Finding Stillness- Revisiting The Contaminate 3 Festival- Part 1/3

Stillness is a concept that is explored through many practices. It is used in meditation, yoga,and Butoh. Stillness is captured through photographs, paintings, and animals use it as a defense mechanism. Stillness is universal concept and a communicative tool. The Present Tense is fascinated with how Stillness can be used in experiential art practices. This lead us to our recent call to artists working with Stillness. After reviewing The Present Tense archive, we found that Stillness was a common thread throughout The Contaminate 3 Festival we curated with TEST in 2008. To start off The Stillness Series, we will be sharing work from this festival over the next month.

 

Geneviéve Sideleau
“Knitted Walls” 2008

photo by Trevor Powers

Genviéve Sideleau creates installations, objects, and performances that address the body as a container/vessel. Often employing labor-intensive actions, she investigates the varied relationships between the body and objects. She is fascinated by anthropomorphism, obsessive behaviors, and the natural meditation that occurs through the process of domesctic work, daily routine, and repetitive actions.

For Contaminate 3, Sideleau sat inside of a hanging white box formed by panels of knitted lace. This structure was juxtaposed by a small screen showing a video her hands knitting the walls that the form was made of.  She remained still inside of the sculpture,her feet occasionally swaying as they hung below the knitted walls.  This was a gentle reward for the curious.

The choice to remain suspended in stillness, gave an equality to the knitted walls and her body.  The walls moved as frequently as she did, catching small rushes of air as the audience walked around them.  For several hours, Sideleau suspended time, offering the audience a pause.

photo by Trevor Powers

Rope Series: Manuela de los angeles

“Dress to fly” reflects on bodies in space, in relation to the external environment.  The intent it to expose the reality in which the individual depends on both the materials and themselves.

2007, Galeria de la Universidad Nacional de Colombia, Medellin, duration: 90 minutes

This site-sensitive installation is composed of a cube of wood, needles, thread, and a cotton dress.  Large quantities of weight are held up by lightweight materials (the body weighs 47 kilos (103 lbs) and is held up by 57 threads of cotton yarn).  The garment is sewn while the body is held up by a wooden cabinet.  Once the garment is complete, the body is cradled by the threads, suspended in a white box.  The body remains in this cocoon anywhere from 1-33 hours.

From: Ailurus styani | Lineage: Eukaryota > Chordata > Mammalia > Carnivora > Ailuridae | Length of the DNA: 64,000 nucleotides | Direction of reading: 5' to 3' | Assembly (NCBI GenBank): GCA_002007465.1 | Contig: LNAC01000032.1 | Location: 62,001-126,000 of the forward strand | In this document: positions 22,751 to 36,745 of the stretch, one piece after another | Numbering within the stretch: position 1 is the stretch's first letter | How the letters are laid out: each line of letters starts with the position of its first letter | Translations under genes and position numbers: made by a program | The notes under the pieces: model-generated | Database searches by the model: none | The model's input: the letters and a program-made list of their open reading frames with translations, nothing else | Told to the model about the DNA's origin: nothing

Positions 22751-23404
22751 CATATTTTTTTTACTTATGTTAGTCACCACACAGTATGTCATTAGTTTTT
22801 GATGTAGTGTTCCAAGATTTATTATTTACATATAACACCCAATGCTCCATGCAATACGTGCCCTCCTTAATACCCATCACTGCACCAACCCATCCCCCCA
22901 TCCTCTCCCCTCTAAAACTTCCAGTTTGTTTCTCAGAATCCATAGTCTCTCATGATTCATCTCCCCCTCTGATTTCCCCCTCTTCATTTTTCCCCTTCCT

2009, Second Bienniel Comfenalco Antioquia, Belen Library Park, duration: 190 minutes

2009, Second Bienniel Comfenalco Antioquia, Belen Library Park, duration: 190 minutes

2009, Second Bienniel Comfenalco Antioquia, Belen Library Park, duration: 190 minutes

Manuela de los Angeles (b. 1982 in Mexico City)  She is currently studying to earn her Masters degree in Visual Arts at the UNAM.  She has worked as a Curatorial Assistant in addition to showing her work in Mexico, Colombia, Italy and Spain.

Rope Series: Adam Gruba

"Prisoner of Infinity" 2010

“A rope can save or take away lives. Using a rope marks particles in a given time of our lives. I am using the elements in an endless rope, trying to wrap free or suspend gravity. Bound in a loop on the finger, a string helps one remember. I remember the first rope connected to my mother. I remember when it started to cut off the search. It sometimes seems to me that I must still be somewhere guided by a rope. Am I the Minotaur, or maybe a maze?” – Adam Gruba

“Experiment #3: Suspension/Pillow” 2010

Gruba falls asleep in a state of suspension. He describes the experience of this piece:


“…our thoughts venture simultaneously in two directions. Pain of the lines holding up an unmoving face, which we would like to get rid of, and at the same time the mechanism of catatonic processes is begun.”
location of performance: Poland

“Prisoner of Infinity” 2010

Performance in Oswiecim (Auchwitz) near market square, in front of Jewish Center building in Poland. Gruba uses his body to create the symbol of leminiskata (the infinity).  Using a rope that measures 100 meters, Gruba creates an interaction between people in the city with the “Prisoner of Infinity.”

Adam Gruba (b. 1988) – deals with the wider art of intermedia and their activities using the elements of performance, video, object, text. He uses a combination of performance to communicate new versions of philosophy – while aligning rules of representation between an image and the understanding of the image.  Performance uses an image reduction of aesthetics at the expense of its intellectual dimension, which for him, is the greatest importance in showing the work in process. Gruba’s work shows a thin line between art and life, creation and reality.  He has shown his performance and video work in Poland, Germany, Israel, Spain, Australia and Hungary. He is currently studying at the Academy of Fine Arts in Krakow. Continue reading